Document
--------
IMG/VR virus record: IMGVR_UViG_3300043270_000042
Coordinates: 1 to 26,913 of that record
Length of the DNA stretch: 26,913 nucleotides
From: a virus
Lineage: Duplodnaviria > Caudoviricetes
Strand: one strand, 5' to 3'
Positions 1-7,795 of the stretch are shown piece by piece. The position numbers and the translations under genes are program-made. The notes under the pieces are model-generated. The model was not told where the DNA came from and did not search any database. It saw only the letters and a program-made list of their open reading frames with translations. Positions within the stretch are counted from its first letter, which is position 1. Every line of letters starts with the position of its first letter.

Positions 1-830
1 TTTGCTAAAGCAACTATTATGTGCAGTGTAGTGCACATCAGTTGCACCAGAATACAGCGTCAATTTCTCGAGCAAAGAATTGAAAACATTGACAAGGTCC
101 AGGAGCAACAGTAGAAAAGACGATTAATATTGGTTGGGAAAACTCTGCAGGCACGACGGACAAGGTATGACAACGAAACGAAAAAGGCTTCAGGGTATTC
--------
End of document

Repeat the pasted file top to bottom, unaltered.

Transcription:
IMG/VR virus record: IMGVR_UViG_3300043270_000042
Coordinates: 1 to 26,913 of that record
Length of the DNA stretch: 26,913 nucleotides
From: a virus
Lineage: Duplodnaviria > Caudoviricetes
Strand: one strand, 5' to 3'
Positions 1-7,795 of the stretch are shown piece by piece. The position numbers and the translations under genes are program-made. The notes under the pieces are model-generated. The model was not told where the DNA came from and did not search any database. It saw only the letters and a program-made list of their open reading frames with translations. Positions within the stretch are counted from its first letter, which is position 1. Every line of letters starts with the position of its first letter.

Positions 1-830
1 TTTGCTAAAGCAACTATTATGTGCAGTGTAGTGCACATCAGTTGCACCAGAATACAGCGTCAATTTCTCGAGCAAAGAATTGAAAACATTGACAAGGTCC
101 AGGAGCAACAGTAGAAAAGACGATTAATATTGGTTGGGAAAACTCTGCAGGCACGACGGACAAGGTATGACAACGAAACGAAAAAGGCTTCAGGGTATTC